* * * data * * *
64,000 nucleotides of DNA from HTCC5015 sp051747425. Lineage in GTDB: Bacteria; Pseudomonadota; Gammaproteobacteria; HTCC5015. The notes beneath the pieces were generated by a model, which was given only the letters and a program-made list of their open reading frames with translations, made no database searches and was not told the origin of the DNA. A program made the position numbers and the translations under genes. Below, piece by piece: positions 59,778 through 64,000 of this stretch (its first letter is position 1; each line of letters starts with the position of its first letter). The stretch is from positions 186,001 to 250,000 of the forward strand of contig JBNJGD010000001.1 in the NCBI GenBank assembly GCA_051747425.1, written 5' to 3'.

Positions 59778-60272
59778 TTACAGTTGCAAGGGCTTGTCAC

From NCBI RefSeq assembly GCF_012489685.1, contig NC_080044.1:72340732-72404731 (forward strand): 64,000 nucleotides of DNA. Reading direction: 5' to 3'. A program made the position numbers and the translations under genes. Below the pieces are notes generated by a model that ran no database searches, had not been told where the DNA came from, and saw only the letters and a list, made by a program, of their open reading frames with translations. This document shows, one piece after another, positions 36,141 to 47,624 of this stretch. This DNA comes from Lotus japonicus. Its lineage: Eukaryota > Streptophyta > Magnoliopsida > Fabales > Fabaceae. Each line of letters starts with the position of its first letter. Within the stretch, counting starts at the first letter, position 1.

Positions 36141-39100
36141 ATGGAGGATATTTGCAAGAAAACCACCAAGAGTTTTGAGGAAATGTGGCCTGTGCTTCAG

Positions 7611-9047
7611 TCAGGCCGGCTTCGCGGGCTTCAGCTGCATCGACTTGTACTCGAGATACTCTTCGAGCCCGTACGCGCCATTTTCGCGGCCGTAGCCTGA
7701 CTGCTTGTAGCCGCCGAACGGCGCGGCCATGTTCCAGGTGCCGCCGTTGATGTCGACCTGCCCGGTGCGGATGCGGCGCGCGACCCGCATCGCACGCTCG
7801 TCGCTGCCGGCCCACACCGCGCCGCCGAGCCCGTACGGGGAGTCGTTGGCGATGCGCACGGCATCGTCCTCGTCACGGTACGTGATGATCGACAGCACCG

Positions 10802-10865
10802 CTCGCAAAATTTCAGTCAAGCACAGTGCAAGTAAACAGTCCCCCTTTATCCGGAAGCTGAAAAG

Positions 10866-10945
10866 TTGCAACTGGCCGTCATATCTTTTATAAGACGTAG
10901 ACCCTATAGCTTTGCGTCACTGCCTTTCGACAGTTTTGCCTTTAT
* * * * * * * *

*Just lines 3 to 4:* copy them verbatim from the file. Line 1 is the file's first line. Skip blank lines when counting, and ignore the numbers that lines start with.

59778 TTACAGTTGCAAGGGCTTGTCAC

From NCBI RefSeq assembly GCF_012489685.1, contig NC_080044.1:72340732-72404731 (forward strand): 64,000 nucleotides of DNA. Reading direction: 5' to 3'. A program made the position numbers and the translations under genes. Below the pieces are notes generated by a model that ran no database searches, had not been told where the DNA came from, and saw only the letters and a list, made by a program, of their open reading frames with translations. This document shows, one piece after another, positions 36,141 to 47,624 of this stretch. This DNA comes from Lotus japonicus. Its lineage: Eukaryota > Streptophyta > Magnoliopsida > Fabales > Fabaceae. Each line of letters starts with the position of its first letter. Within the stretch, counting starts at the first letter, position 1.